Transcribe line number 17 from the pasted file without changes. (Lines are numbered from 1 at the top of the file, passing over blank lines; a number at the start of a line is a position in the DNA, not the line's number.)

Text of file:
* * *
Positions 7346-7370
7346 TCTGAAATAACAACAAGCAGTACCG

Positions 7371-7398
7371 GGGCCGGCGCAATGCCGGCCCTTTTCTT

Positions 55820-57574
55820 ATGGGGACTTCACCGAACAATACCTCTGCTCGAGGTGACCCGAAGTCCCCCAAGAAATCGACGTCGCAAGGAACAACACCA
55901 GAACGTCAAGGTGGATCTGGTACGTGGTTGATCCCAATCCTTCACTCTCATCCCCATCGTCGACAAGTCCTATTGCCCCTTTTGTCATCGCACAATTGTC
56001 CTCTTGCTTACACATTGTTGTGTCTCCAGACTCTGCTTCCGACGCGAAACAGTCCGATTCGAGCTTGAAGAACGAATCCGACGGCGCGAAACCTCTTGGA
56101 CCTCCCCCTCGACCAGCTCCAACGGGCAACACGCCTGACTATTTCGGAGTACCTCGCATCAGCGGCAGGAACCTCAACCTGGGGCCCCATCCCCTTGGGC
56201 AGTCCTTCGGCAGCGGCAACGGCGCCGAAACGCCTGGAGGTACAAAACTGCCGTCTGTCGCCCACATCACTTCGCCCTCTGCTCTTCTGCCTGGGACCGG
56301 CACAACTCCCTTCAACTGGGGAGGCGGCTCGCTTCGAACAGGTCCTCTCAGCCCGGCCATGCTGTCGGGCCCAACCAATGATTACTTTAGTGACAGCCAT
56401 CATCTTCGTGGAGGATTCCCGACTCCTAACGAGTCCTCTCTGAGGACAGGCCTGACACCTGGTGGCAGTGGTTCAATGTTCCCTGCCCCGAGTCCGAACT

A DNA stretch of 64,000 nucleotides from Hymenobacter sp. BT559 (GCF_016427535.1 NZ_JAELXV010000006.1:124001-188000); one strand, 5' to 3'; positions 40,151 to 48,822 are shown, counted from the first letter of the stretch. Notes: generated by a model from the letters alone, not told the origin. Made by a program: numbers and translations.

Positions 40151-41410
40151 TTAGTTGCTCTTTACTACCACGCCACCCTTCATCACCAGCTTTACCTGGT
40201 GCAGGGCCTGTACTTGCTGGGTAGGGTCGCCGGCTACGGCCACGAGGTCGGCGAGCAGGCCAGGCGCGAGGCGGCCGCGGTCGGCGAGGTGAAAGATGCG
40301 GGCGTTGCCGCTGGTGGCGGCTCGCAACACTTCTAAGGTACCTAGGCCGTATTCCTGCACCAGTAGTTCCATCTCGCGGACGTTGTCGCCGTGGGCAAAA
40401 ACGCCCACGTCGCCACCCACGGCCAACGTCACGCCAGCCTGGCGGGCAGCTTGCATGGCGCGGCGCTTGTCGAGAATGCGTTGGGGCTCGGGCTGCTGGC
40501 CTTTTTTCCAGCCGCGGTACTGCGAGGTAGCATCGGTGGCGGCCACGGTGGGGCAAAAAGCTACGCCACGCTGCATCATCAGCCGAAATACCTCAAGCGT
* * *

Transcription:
40301 GGCGTTGCCGCTGGTGGCGGCTCGCAACACTTCTAAGGTACCTAGGCCGTATTCCTGCACCAGTAGTTCCATCTCGCGGACGTTGTCGCCGTGGGCAAAA